4.1.3   Emissions of intermediate- and semi-volatile
have been gradually declining with the continued implemen-                                                                          organic compounds (IVOCs and SVOCs)
tation of stricter emissions standards (Gentner et al., 2017),
increasing the relative importance of other sources (Figs. 1,                                                               Despite representing only a small to moderate amount of
2a). At a global scale, the MACCity and ACCMIP emissions                                                                    emissions, IVOCs and SVOCs from motor vehicles are key
inventories estimate global solvent-related VOC emissions of                                                                precursors to urban SOA (Gentner et al., 2012; Robinson
15 Tg yr−1 in 2000 and year-over-year increases since 1960                                                                  et al., 2007). Similarly, we conclude that consumer prod-
(speciated by aromatics, C6+ alkanes, ketones, alcohols, and                                                                ucts and commercial or industrial products, processes, and
other VOCs), and emissions of aromatics from solvents are                                                                   materials are also large sources of unspeciated IVOCs and
expected to outweigh those from transportation in 2020 (7.5                                                                 SVOCs, some of which are included in the CARB inventory,
vs. 6.7 Tg yr−1 ; GEIA, 2017). The 2014 US National Emis-                                                                   while there is evidence that some other source pathways are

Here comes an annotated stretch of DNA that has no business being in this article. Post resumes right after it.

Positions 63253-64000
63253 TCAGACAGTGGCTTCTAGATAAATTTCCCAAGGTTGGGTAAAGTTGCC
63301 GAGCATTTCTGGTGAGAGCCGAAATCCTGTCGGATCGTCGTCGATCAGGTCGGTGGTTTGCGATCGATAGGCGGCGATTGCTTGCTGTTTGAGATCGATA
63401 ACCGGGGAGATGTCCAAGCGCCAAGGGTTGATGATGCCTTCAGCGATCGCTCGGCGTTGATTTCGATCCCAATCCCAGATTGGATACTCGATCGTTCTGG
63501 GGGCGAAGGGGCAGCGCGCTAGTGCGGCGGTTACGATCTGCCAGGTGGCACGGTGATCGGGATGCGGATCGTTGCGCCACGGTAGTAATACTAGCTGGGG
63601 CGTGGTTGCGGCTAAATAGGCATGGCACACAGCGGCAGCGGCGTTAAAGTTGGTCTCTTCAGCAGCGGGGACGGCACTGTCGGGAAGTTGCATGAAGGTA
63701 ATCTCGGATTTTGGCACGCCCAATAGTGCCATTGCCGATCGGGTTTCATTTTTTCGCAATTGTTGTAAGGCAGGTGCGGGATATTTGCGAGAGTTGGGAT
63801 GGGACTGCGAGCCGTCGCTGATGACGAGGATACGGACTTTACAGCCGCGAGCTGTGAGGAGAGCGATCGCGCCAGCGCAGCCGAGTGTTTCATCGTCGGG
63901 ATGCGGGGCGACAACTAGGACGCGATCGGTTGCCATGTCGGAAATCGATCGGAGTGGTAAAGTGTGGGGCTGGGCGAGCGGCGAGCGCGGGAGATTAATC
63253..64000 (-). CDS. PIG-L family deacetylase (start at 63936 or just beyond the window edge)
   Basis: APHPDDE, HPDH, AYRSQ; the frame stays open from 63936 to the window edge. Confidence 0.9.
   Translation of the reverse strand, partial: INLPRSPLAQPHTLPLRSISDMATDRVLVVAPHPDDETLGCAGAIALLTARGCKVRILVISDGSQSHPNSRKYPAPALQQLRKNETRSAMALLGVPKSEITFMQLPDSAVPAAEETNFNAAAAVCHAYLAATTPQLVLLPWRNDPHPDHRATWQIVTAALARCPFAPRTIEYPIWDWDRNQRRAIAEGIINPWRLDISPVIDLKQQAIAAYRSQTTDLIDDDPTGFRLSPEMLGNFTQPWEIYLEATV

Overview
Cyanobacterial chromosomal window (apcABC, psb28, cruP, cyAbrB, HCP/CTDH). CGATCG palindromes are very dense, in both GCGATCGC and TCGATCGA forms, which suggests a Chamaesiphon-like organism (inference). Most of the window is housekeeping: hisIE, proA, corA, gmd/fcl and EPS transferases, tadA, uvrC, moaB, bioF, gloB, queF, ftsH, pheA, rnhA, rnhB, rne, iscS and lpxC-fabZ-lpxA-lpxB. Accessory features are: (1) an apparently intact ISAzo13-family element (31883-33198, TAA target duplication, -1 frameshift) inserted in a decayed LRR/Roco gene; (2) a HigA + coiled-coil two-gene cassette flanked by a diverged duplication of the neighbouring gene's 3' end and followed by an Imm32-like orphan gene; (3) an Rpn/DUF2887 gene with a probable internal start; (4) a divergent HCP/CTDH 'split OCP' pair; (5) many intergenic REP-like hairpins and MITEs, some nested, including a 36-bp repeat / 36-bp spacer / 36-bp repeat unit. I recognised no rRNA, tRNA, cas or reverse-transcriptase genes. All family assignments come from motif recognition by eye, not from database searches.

sions Inventory (NEI) data report that VOC emissions from                                                                   not.
solvent-related sources are just 25 % less (300 t day−1 ) than                                                                 Many common products and materials (e.g., pesticides,
those from on-road mobile sources nationally, while they                                                                    fragrances, foams, plastics) have IVOCs or SVOCs that parti-
exceed on-road emissions by 25 % (21 t day−1 ) in Califor-                                                                  tion to reach equilibrium and evaporate over long timescales
nia (US Environmental Protection Agency, 2011). Figure S1                                                                   (Fig. 4; Batterman et al., 2009; Clausen et al., 2004; Mitro

Atmos. Chem. Phys., 18, 5391–5413, 2018                                                                                            
P. Khare and D. R. Gentner: The increasing influence of non-combustion sources on urban air quality                                                                                                            5399

                                                                                                                                     6                  While CARB’s consumer products inventory includes
                               7   Ranges show variance with layer
                          10       thickness and vertical transport                                                                  4
                                                                                                                                         100 years   IVOCs and SVOCs due to manufacturer reporting require-
 Emission timescale (h)

                               5                                                                                                    10   10 years    ments, IVOCs and SVOCs are exempt from limits on VOC
                          10                                                                                       s
                                                                                          c   s                  OC             )    2 1 year        content except for multipurpose solvents and paint thin-
                               3                                                      ati                     SV        tilt
                          10                                                    om                                   ola